Data is a somewhat amorphous thing; it can be lots of things depending on who
uses the word and what he intends it to describe. The data of mythology would
include unicorns while the data of biology would not. Data exists in each case but
of entirely different kinds. Data in terms of a computer is not necessarily
the same as data when discussing a computer network. There is data that is
processed by a machine and is not really intended to be meaningful to the
machine operator. Fortunately we're only concerned here with machines and
they always use data in a numerical form, namely binary digits.
A binary digit is called a bit and has only one of two values:
it is either a zero or a one. There are no gradations, no gray areas, no
ambiguity. A bit it always either a zero or a one so data is this sense is
pretty one dimensional. These bits accumulate into strings of varying lengths.
Each of these accumulations has a fixed minimum and maximum value. The one
accumulation often encountered is called a byte and is a collection of
eight bits. These bits number from zero to seven counting from the right. This
makes the bit on the right (bit zero) the "least significant bit" and the one
on the left the "most significant bit".
Computer data is processed in bytes. The individual bits are important based on their position within the byte. These bytes can be combined into still larger
data units usually determined by the size of the CPU "registers".
Some CPUs can process four bytes (32 bits) as one piece, others go up to 64 bits A CPU
(microprocessor) understands data as either instructions or
data and based on
the kind of input it's working with, the bits have different meanings. A CPU
instruction is determined by which bits in the instruction are "set"
(equal to one, usually). The
data is what the instruction works on (processes). The CPU doesn't always look at
the individual bits in the data, only in the instructions it receives. There are cases
where the position of a bit in a larger string of bits it significant.
We're still using bits and bytes but they are used differently at this level.
The easiest way to visualize this is to look at something we commonly use
such as an IP address used to navigate around the Internet:
A byte has eight bits. Each of these bits is used to represent a decimal value.
Beginning at the right, bit 0 (zero) has the decimal value of 1 if the bit
is set to one.
Bit 2 will have a value of 2 if set to one. If the bits are
added together the sum will be a decimal number, 3.
Notice that the IP address 192.168.2.100 is divided into four bytes
and that each has a decimal value derived from adding together the bits set
to one (1) within that byte.
To get 192 we add together the bits starting
at the left end of the address up to the first dot (the 8 bits between each dot is
called an octet). Bit 7 in the leftmost octet has a value of 128 if it is set to a one. That's less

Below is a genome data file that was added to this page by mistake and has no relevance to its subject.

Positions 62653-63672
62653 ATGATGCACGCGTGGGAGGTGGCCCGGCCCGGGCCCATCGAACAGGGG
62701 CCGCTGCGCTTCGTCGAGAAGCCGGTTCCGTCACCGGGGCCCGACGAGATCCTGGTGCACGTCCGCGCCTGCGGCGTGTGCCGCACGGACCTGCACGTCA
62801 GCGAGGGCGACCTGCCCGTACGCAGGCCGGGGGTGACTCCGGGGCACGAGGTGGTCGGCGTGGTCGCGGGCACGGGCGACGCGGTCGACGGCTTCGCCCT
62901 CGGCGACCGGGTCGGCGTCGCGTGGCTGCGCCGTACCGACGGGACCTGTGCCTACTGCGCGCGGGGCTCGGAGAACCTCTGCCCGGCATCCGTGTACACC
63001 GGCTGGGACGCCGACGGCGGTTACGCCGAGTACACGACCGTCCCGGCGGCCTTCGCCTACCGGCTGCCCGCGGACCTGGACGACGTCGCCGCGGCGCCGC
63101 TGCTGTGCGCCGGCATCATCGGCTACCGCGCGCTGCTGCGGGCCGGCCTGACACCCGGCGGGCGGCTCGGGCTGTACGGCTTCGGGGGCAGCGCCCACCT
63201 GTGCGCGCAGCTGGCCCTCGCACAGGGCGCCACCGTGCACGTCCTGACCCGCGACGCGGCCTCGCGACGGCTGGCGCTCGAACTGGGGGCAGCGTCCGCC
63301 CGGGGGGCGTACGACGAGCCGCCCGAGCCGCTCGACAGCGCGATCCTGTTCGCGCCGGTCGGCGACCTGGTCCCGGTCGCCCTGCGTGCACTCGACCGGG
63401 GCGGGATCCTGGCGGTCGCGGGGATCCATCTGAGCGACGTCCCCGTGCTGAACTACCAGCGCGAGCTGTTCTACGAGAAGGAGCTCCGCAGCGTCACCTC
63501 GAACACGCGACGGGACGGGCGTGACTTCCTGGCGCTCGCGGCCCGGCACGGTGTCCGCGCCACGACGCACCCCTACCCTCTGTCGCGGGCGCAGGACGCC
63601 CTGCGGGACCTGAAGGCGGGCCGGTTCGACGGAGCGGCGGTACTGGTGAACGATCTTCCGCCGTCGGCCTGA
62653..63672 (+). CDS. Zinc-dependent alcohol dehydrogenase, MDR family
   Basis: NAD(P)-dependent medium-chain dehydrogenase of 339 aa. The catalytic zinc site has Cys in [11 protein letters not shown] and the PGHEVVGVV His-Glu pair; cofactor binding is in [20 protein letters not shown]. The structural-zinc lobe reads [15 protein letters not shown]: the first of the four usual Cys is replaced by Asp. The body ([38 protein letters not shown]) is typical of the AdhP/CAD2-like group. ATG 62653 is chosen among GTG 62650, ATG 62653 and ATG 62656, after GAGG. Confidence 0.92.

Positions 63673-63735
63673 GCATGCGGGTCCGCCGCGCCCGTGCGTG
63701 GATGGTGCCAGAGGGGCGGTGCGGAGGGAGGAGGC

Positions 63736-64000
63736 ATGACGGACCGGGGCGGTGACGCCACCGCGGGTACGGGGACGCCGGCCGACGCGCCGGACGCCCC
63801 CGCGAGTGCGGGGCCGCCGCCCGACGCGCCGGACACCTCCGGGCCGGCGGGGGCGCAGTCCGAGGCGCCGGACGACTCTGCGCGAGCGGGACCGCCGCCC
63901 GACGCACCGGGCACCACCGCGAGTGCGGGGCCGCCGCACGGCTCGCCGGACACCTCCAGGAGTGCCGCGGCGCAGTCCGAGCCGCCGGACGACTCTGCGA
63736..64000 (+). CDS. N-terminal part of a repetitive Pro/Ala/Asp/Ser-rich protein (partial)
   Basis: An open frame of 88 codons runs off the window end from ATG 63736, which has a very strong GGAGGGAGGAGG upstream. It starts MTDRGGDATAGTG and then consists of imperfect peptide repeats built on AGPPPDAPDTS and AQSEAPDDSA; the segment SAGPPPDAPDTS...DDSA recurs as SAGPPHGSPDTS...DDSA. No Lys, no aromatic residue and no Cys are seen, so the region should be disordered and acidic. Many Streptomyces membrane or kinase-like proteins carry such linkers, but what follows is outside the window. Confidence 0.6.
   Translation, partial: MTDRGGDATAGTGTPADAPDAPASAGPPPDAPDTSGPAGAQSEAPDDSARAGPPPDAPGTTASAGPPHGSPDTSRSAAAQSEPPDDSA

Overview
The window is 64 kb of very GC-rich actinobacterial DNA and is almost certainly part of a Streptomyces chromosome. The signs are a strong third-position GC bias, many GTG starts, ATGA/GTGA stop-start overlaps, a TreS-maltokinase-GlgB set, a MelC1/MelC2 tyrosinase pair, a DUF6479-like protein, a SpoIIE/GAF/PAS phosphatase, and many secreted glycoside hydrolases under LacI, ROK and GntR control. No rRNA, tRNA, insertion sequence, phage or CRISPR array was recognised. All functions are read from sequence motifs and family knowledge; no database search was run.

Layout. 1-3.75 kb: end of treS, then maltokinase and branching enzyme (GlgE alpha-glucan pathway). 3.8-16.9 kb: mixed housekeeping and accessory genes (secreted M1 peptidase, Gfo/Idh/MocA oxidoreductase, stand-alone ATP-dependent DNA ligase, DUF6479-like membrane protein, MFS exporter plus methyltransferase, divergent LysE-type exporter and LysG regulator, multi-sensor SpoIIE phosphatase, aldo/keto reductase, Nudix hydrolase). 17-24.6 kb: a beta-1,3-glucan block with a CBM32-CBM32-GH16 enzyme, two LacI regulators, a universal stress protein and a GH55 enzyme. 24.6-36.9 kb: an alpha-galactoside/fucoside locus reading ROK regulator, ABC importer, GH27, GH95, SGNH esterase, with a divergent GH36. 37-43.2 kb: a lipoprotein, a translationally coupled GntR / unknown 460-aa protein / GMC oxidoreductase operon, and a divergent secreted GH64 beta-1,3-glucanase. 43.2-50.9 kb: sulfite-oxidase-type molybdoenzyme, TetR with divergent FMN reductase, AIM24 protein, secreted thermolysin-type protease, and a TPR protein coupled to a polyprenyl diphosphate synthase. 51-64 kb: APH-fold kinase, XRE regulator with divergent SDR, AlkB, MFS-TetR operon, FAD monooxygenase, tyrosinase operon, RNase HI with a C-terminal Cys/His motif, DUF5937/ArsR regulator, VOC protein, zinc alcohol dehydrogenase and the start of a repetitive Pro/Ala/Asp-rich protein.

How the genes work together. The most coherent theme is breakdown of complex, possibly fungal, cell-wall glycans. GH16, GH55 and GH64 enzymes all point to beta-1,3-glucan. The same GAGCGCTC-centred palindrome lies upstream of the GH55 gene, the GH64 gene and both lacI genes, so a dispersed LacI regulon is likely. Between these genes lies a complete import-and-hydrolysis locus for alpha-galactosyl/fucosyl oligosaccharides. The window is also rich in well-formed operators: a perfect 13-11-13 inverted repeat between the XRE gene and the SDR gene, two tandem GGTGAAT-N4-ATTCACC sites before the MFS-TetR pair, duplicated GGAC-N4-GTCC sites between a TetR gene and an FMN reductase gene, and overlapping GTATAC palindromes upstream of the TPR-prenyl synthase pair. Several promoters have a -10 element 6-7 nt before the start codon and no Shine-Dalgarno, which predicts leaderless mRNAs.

than 192 so we try the next bit. This bit has a value of 64 so we add it to
128 add we get 192. Since this matches the number we're looking for, all
the other bits are left as zeroes and we move to the next "octet" and do
the same calculation for it.
We do this for all the bytes. Obviously you can determine the actual bit
oriented address by doing the same thing in reverse. All of this is to
demonstrate that bits and bytes can be used in various ways to represent
various things. This example is most likely to be understandable to
those not familiar with the way machines "think". There's other examples of
how something as simple as a binary number can do really complicated things
but the intelligence of these operations resides with the people who make
it all work.
An Internet IP address uses this scheme to convert a 32 bit binary number
into the familiar "Dotted-Quad", four decimal numbers separated by a "dot"
(the period character). A DNS (IP to name) server will further convert this
decimal number into a "name" like, www.acme.net (and of course convert it back again
There are several numbering systems used in digital electronics. The only
one that an electronic device uses is binary since all it can recognize is
either the presence or absence of an electrical current through its
circuits. This is, obviously, just one of two possible states. The human
operator uses other numbering systems for his or her convenience. These
other systems are chosen based on how many bits the person wants to
manipulate and the kind of circuit involved.
Since the original digital
circuits were limited to four or eight bits per operation, the Octal
numbering system (base 8) is apparent everywhere. The ASCII codes and ANSI
Escape Sequences, modem commands, serial and parallel ports, Keyboard Scan
Codes and lots of other encoding schemes all use octal numbering. This is
also the basic data unit, the byte (8 bits).
Hexadecimal (base 16) is another convenient number system since it
allows one to represent any of 16 bits with just one digit. Decimal (base
10) is used only to make numbers easier for humans to comprehend and are
not used within a digital system at all. These different numbering systems
are usually only important to programmers since the electronics can only be
accessed with binary values.
Decimal ||Hex ||Octal ||Binary